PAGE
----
Warsaw (Reuters) – Thousands took to the streets across Poland on Wednesday for the seventh day of protests against a court ruling that further limits the country’s highly restrictive abortion laws.
Police warned demonstrators not to target churches again after some services were disrupted and buildings defaced in an earlier protest.
Poland has been rocked by huge demonstrations, most of them peaceful, since its top court ruled last Thursday that abortion due to foetal abnormalities was not permissible under the constitution.
The decision means only abortions due to incest, rape or a risk to the mother’s health remain legal, setting predominantly Catholic Poland far apart from the European mainstream.
Demonstrators have blamed the nationalist government of Prime Minister Mateusz Morawiecki and the Roman Catholic Church which has close ties to the ruling Law and Justice (PiS) party for the court verdict.
In a rare display of anger against the Church last Sunday, demonstrators in Warsaw, Poznan and Katowice disrupted church services and defaced church buildings.
On Wednesday, organisers called for a nationwide walk-out for women at work. Some employers, including schools, announced a day off to allow people to join the protests.
Chanting “hypocrites, fanatics”, thousands marched through central Warsaw, some carrying posters that read “Revolution is a woman” and “I’d rather stay home but I have a government to overthrow”.
“In light of plans being announced by organisers for further acts of aggression and profanation, the police will take decisive action. The goal of the police is to ensure public order and safety for all citizens,” the Interior Ministry said in a statement.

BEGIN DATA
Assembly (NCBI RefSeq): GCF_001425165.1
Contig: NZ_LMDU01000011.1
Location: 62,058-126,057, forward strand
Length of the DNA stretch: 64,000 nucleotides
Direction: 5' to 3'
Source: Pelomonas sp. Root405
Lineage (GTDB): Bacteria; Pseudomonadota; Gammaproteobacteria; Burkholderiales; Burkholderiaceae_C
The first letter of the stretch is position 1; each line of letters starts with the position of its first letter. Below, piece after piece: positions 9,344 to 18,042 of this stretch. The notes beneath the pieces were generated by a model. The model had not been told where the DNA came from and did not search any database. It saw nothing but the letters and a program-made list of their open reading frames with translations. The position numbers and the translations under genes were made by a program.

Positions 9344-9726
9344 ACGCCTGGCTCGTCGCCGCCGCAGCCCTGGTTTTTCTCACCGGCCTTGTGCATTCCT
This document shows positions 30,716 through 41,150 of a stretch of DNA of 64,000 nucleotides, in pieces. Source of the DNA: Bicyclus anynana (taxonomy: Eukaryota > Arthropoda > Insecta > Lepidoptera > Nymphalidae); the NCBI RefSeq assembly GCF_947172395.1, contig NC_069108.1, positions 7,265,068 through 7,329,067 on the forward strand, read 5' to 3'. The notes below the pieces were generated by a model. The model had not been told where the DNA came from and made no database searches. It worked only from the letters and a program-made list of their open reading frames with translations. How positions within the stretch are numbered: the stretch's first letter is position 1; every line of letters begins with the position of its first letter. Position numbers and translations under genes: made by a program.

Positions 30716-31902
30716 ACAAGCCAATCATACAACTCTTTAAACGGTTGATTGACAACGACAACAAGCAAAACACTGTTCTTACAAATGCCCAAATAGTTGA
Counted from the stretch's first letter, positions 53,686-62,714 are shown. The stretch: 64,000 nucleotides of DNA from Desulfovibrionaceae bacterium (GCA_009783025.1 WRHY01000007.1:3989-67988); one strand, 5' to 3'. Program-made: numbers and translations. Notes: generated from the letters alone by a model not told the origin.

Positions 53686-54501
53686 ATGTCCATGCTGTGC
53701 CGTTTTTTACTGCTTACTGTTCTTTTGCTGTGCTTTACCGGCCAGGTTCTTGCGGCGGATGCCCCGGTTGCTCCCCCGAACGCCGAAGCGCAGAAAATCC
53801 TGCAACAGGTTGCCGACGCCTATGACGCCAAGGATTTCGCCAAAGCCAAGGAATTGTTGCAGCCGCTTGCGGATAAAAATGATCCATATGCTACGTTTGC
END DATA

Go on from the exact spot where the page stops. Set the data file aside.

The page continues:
It was not clear which group or plans the ministry was referring to. A mass demonstration is planned in Warsaw on Friday.
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The government denies influencing the court but the ruling follows five years of PiS efforts to instill more conservative values in public life in close cooperation with the Catholic Church. It also comes after sweeping judiciary reforms the European Commission says have politicised courts and undermined democratic norms.
More than 70% of Polls say they oppose the ruling, according to a survey published by the liberal Gazeta Wyborcza daily.
Kamila Kobrynska, 35, who runs a professional training school for adults in Warsaw, joined businesses across Poland in closing up shop on Wednesday.
“We won’t go bankrupt in one day. This issue is so important, there is no discussion whether we work or protest.”
Supporters of the government were eager for the decision to be implemented. An anti-abortion campaign group, Ordo Iuris, called for its inclusion in the official gazette so that it goes into effect.
“We believe that every day of delay is a day that we lose another child’s life because of suspected flaws or genetic diseases,” said director Karolina Pawlowska.